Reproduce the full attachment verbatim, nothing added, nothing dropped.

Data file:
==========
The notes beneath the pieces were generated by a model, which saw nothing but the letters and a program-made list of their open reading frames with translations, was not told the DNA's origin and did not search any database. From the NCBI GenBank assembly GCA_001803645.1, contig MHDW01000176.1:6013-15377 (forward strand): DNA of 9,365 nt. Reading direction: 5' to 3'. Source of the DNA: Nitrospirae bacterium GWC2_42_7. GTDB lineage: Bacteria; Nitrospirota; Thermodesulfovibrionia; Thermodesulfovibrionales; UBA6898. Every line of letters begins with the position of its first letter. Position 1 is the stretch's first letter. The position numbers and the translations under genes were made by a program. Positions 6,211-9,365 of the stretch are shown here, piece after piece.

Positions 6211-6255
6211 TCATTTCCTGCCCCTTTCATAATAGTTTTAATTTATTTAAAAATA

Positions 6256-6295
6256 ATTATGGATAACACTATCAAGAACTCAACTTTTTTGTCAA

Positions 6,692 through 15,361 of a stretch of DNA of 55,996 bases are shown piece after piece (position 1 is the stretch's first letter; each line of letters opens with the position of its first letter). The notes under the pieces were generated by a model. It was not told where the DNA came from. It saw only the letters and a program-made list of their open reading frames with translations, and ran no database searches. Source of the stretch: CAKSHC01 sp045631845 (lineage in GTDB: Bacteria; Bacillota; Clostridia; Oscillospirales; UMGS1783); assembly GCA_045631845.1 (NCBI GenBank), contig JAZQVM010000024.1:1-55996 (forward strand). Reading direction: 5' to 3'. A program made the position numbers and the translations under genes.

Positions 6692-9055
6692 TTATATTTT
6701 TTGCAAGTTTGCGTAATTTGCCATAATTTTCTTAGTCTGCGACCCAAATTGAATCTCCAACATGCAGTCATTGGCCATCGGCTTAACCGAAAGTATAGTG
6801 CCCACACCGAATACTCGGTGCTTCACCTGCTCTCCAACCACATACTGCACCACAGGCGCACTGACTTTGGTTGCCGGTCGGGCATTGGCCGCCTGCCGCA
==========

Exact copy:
The notes beneath the pieces were generated by a model, which saw nothing but the letters and a program-made list of their open reading frames with translations, was not told the DNA's origin and did not search any database. From the NCBI GenBank assembly GCA_001803645.1, contig MHDW01000176.1:6013-15377 (forward strand): DNA of 9,365 nt. Reading direction: 5' to 3'. Source of the DNA: Nitrospirae bacterium GWC2_42_7. GTDB lineage: Bacteria; Nitrospirota; Thermodesulfovibrionia; Thermodesulfovibrionales; UBA6898. Every line of letters begins with the position of its first letter. Position 1 is the stretch's first letter. The position numbers and the translations under genes were made by a program. Positions 6,211-9,365 of the stretch are shown here, piece after piece.

Positions 6211-6255
6211 TCATTTCCTGCCCCTTTCATAATAGTTTTAATTTATTTAAAAATA

Positions 6256-6295
6256 ATTATGGATAACACTATCAAGAACTCAACTTTTTTGTCAA

Positions 6,692 through 15,361 of a stretch of DNA of 55,996 bases are shown piece after piece (position 1 is the stretch's first letter; each line of letters opens with the position of its first letter). The notes under the pieces were generated by a model. It was not told where the DNA came from. It saw only the letters and a program-made list of their open reading frames with translations, and ran no database searches. Source of the stretch: CAKSHC01 sp045631845 (lineage in GTDB: Bacteria; Bacillota; Clostridia; Oscillospirales; UMGS1783); assembly GCA_045631845.1 (NCBI GenBank), contig JAZQVM010000024.1:1-55996 (forward strand). Reading direction: 5' to 3'. A program made the position numbers and the translations under genes.

Positions 6692-9055
6692 TTATATTTT
6701 TTGCAAGTTTGCGTAATTTGCCATAATTTTCTTAGTCTGCGACCCAAATTGAATCTCCAACATGCAGTCATTGGCCATCGGCTTAACCGAAAGTATAGTG
6801 CCCACACCGAATACTCGGTGCTTCACCTGCTCTCCAACCACATACTGCACCACAGGCGCACTGACTTTGGTTGCCGGTCGGGCATTGGCCGCCTGCCGCA